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This resource is hosted by the Nelson Mandela Centre of Memory, but was compiled and authored by Padraig O’Malley. It is the product of almost two decades of research and includes analyses, chronologies, historical documents, and interviews from the apartheid and post-apartheid eras.

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Natal Indian Congress

Indians arrived in South Africa as indentured labourers between 1860 and 1911 and many remained, making South Africa their home. By 1911 there were 150 000 Indians in South Africa of whom 89 per cent were in Natal. Discriminatory restrictions were placed upon them and it was Mohandas Gandhi, who founded the Natal Indian Congress (NIC) in 1894 to organize Indian resistance. He launched passive resistance, or satyagraha, in 1906 and again in 1913. Further discrimination against Indians culminated in the 'Pegging' Act (1943) and the far-reaching 'Ghetto' Act of 1946. By this time the NIC was under younger, more radical leaders and another passive resistance campaign was launched, in which Indian women played a significant role. In 1947 the NIC took the important step of forging closer links with the ANC*. G.M. Naicker of the NIC, Yusuf Dadoo of the TIC and A.B. Xuma of the ANC signed the so-called 'Doctors' Pact', agreeing to cooperate against racial oppression. In the 1950s Indian leaders under the umbrella Indian body, the South African Indian Congress* (SAIC), founded in 1923, joined the ANC as part of the Congress Alliance.* The Natal Indian Congress also led a strong protest against the South African Indian Council which agreed to take part in the elections for a tricameral parliament* in 1984, resulting in the arrest of several NIC members by security police.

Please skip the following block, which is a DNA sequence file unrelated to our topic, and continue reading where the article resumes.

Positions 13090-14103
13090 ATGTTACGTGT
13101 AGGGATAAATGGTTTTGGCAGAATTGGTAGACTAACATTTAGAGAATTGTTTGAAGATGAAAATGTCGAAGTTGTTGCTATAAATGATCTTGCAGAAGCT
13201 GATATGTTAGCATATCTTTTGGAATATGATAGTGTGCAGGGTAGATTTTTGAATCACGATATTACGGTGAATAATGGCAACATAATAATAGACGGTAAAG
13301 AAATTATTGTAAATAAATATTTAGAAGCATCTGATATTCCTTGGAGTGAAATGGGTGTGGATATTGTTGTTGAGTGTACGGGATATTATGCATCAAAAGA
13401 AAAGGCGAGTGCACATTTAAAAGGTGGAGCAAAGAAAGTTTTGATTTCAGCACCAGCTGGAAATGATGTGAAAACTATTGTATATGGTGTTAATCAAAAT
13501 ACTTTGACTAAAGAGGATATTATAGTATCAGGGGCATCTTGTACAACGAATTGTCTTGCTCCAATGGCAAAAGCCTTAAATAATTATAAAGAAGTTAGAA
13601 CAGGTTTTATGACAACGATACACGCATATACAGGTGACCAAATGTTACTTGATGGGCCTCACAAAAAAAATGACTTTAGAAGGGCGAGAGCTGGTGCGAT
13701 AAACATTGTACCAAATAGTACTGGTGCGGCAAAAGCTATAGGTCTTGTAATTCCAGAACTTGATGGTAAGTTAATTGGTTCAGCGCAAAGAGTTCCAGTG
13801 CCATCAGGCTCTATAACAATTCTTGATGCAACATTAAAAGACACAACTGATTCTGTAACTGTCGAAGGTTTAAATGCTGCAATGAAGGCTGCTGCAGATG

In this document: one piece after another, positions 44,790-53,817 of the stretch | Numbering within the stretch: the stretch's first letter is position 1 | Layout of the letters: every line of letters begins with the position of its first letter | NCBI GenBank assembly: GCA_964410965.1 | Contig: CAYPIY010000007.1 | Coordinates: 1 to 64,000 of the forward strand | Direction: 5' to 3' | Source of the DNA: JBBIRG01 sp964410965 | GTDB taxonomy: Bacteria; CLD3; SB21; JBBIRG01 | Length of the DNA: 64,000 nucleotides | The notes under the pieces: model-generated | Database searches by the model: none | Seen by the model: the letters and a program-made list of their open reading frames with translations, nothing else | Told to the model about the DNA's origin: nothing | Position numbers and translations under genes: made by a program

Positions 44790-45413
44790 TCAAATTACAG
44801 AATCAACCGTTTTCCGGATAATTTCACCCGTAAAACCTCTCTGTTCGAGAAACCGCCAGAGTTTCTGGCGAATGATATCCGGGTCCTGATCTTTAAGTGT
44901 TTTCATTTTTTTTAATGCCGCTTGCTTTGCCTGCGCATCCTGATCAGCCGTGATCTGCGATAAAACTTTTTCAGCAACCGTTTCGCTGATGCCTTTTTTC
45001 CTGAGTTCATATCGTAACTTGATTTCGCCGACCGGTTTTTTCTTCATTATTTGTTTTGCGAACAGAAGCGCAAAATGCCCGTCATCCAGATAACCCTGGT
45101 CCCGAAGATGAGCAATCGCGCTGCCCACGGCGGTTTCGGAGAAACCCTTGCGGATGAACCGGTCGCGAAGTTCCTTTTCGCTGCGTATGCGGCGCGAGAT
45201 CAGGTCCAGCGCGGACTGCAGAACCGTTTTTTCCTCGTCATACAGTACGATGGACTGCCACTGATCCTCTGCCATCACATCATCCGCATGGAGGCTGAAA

This resource is hosted by the Nelson Mandela Centre of Memory, but was compiled and authored by Padraig O’Malley. Return to the Nelson Mandela Centre of Memory site.